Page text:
While heat waves are synonymous with summer, the heat this year has set all-time records — which are rarely eclipsed to the extent that they have been in 2015.
Such temperature records have fallen on several continents. That makes the summer of 2015 stand out from others that featured record-smashing and deadly heat events, such as 2003, when an August heat wave killed more than 40,000 in Europe.
Extreme heat has been blamed for thousands of deaths from India to Egypt, into Europe and west to the Pacific Northwest cities of Seattle and Portland. Even Japan and Hong Kong have set all-time high temperature records and passed historical heat wave markers.
The heat waves began in June before the Indian Monsoon kicked into gear, as high temperatures well into the triple digits Fahrenheit hit India and Pakistan, killing more than 2,000 people.
Madrid, for example, set monthly high temperature records in both June and July, with a record high temperature on July 6 of 103.8 degrees Fahrenheit, or 39.9 degrees Celsius.
Germany broke its all-time heat record on July 5, when the temperature reached 104.5 degrees Fahrenheit, or 40.3 degrees Celsius, in Kitzingen, according to Germany’s National Meteorological Service. The U.K. set an all-time July heat record when the temperature at London’s Heathrow Airport reached 98.1 degrees Fahrenheit, or 36.7 degrees Celsius, on July 1, according to the Met Office.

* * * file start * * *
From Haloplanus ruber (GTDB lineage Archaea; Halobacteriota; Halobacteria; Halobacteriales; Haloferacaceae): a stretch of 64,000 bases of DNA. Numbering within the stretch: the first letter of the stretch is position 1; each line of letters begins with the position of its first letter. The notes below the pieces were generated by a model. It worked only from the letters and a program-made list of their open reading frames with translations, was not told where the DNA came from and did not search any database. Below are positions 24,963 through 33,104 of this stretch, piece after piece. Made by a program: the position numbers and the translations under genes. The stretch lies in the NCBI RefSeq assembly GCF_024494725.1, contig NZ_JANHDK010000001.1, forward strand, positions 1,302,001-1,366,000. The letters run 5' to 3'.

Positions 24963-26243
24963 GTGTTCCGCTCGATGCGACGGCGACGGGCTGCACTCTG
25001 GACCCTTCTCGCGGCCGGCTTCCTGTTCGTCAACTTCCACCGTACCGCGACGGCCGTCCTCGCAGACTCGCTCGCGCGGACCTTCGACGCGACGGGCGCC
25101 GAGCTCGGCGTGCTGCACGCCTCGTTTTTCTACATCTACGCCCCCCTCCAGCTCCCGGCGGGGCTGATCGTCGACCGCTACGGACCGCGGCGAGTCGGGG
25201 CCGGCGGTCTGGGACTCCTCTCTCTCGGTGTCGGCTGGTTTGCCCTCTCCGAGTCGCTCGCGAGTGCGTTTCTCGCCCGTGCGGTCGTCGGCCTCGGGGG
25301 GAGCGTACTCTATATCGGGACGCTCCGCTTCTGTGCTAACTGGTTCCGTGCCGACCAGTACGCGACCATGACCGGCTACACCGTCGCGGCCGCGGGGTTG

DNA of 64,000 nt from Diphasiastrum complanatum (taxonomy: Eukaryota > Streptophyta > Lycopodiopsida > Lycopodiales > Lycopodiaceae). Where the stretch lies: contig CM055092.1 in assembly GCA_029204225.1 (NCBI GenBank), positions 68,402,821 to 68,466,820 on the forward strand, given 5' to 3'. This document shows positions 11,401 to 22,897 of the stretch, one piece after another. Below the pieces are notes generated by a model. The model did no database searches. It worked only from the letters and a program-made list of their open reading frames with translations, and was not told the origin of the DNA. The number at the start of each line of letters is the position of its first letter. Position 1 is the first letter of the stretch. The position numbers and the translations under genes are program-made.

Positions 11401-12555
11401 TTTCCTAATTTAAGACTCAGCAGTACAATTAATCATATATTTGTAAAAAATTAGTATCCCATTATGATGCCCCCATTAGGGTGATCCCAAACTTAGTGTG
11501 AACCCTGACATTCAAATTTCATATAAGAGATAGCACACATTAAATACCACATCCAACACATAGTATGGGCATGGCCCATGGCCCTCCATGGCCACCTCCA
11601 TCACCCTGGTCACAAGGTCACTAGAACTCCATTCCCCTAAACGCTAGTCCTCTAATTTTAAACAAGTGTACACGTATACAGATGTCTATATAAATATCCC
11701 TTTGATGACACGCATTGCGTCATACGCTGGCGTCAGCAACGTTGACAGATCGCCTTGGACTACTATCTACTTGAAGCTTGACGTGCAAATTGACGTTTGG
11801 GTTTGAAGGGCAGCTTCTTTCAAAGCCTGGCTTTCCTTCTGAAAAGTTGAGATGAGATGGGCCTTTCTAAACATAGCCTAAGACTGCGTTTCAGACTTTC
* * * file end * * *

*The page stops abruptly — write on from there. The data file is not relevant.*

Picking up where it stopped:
Maastricht in the Netherlands, set a new national July heat record in July, when the temperature reached 100.8 degrees Fahrenheit, or 38.2 degrees Celsius, according to the Weather Channel.
Published scientific research shows that manmade global warming is very likely playing an integral role in intensifying, and possibly also triggering, these extreme heat events.
Thoughts and prayers are with those affected by the wildfires in the Northwest. pic.twitter.com/q6yqb697bN
— Kjell Lindgren (@astro_kjell) August 17, 2015
A study published in April in the journal Nature Climate Change found that the probability of 1-in-1,000-day hot extremes over land is already about five times higher than it was in pre-industrial times, when global average surface temperatures were lower. To put it another way, the study found that about 75% of “those moderate hot extremes are attributable to warming.”
The study, along with many others, found that the probability of hot extremes is likely to increase significantly as global warming continues.
World leaders will convene in Paris starting on November 30 to forge a new climate change agreement that would limit greenhouse gas emissions after the year 2020. So far, the amount of emissions cuts pledged by countries including the U.S., China, European Union and Brazil do not add up to enough to limit global warming below the agreed upon guardrail: 2 degrees Celsius, or 3.6 degrees Fahrenheit, above preindustrial levels by 2100.
If Earth continues on its current emissions path, it is already headed for warming of up to 9 degrees Fahrenheit by the end of the century — which few climate scientists argue would be anything other than catastrophic. A drastic rise in sea levels, heat waves, species extinctions and shifts in extreme weather events would result.
In other words, this July record could be viewed as a warning of what may be in store depending on decisions made very soon.